En EspaŅol

Q. Who is Mr. Smarty Plants?

A: There are those who suspect Wildflower Center volunteers are the culpable and capable culprits. Yet, others think staff members play some, albeit small, role. You can torture us with your plant questions, but we will never reveal the Green Guru's secret identity.

Help us grow by giving to the Plant Database Fund or by becoming a member

Did you know you can access the Native Plant Information Network with your web-enabled smartphone?

Share

Ask Mr. Smarty Plants

Ask Mr. Smarty Plants is a free service provided by the staff and volunteers at the Lady Bird Johnson Wildflower Center.

Search Smarty Plants
    
 
See a list of all Smarty Plants questions
Can't find the answer in our existing FAQs, submit a question to Mr. Smarty Plants.
Need help with plant identification, visit the plant identification page.
 
rate this answer
Not Yet Rated

Saturday - October 25, 2008

From: Cleveland, NY
Region: Northeast
Topic: Planting, Trees
Title: Proper time of year to plant evergreens in New York
Answered by: Barbara Medford

QUESTION:

Dear Smarty Plants, Is it too late to plant evergreen Thuja, blue spruce and firs in Cleveland, New York? Vicki

ANSWER:

First, we had to determine what were your average first and last frost dates. From a website on Oswego County, we learned you had already had a temperature of 25 deg. on October 19. You appear to be in Zone 5b in the USDA Hardiness Zone Map, which means your average annual minimum temperatures can range from minus 10 deg to minus 15 deg.  From a Cornell University Gardening Resources site, Last Spring Frost in Northern New York, we found out your last average frost date is from April 10 to April 20.We believe that small new plants need all the chances they can get to survive, and having to face a blast of frigid air when they are freshly planted and still suffering from transplant shock probably reduces their chances considerably. We will consider each tree you asked about separately, but we feel the verdict on all of them is going to be the same-plant them after your last average freeze date in the Spring, April 10-20, and they will have a much higher survival chance.

All of these trees are native to North America, as well as to New York State. We are always happy to see our correspondents selecting trees native to North America and to the area in which they are being grown. They are more adapted to conditions and will need less fertilizer, water and maintenance. Follow each plant link to our webpage for information from our Native Plant Database and then the other links giving more planting and culture information. 

Thuja occidentalis (arborvitae) - Plants are susceptible to strong wind, snow, and ice damage, and young plants need protection from winter browsers. It's not bad enough they get their little branches frozen, but they get nibbled, perhaps to the ground, before they ever have a chance. More information from University of Connecticut Horticulture Thuja occidentalis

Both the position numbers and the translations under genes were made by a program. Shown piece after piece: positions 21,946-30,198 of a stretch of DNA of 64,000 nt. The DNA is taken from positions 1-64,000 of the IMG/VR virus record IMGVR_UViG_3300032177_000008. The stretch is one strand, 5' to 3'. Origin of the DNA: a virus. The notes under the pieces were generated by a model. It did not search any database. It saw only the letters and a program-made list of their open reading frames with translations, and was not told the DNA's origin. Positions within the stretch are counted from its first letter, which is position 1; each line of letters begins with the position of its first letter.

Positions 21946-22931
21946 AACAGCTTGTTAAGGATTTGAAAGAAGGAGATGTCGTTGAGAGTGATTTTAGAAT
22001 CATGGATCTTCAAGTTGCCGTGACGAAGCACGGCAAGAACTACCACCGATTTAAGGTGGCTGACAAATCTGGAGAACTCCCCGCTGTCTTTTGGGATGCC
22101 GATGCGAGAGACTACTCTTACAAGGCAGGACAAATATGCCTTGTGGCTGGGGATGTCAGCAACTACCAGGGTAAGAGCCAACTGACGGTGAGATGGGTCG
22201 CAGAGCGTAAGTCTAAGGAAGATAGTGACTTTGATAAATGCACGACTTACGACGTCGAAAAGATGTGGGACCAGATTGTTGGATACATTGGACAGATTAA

Pseudotsuga menziesii (Douglas-fir) - grow naturally in New York, foliage consumed by grouse, deer and elk. More information from University of Connecticut Horticulture Pseudotsuga menziesii

Picea pungens (blue spruce) - native to New York, for more information see this article from Virginia Tech on Blue Spruce. Pictures


Thuja occidentalis

Pseudotsuga menziesii
 

More Trees Questions

Transplanting non-native crape myrtle in Scottsdale AZ
May 11, 2014 - When is the best time to transplant dwarf crape myrtle in Scottsdale AZ?
view the full question and answer

Need suggestion for a tree with a tap root in Oklahoma City, OK.
October 27, 2012 - I would like to know the best tree to plant in my area that does well. Would like a tap root tree and also a tree that will not mess with my septic lines. Thank you
view the full question and answer

Trees non-toxic for horses in California
May 02, 2011 - I would like to plant next to my pasture. Please send a good variety of nontoxic (for horses) plants for shade. I live in Redding Cal.
view the full question and answer

Should wax myrtle (Morella cerifera) wood be burned in a fireplace
January 29, 2010 - Mr. Smarty Pants, Could you please tell me if Wax Myrtle is a hardwood or softwood? Our neighbor had to cut down his as they had grown into trees from the previous owners. We would like to burn t...
view the full question and answer

Pros and cons of live oak leaves left on ground in Dripping Springs TX
February 20, 2013 - What are the pros or cons of leaving live oak leaves on the ground around trees or bushes?
view the full question and answer

Smarty Plants's Facebook profile Support the Wildflower Center by Donating Online or Becoming a Member today.

Mr. Smarty Plants wants you to be his Facebook friend. Click the Facebook icon to add yourself to Mr. Smarty Plants list of friends.
E-NEWSLETTER | BECOME A MEMBER | DONATE NOW | MEDIA | SITEMAP | STAFF
© 2015 Lady Bird Johnson Wildflower Center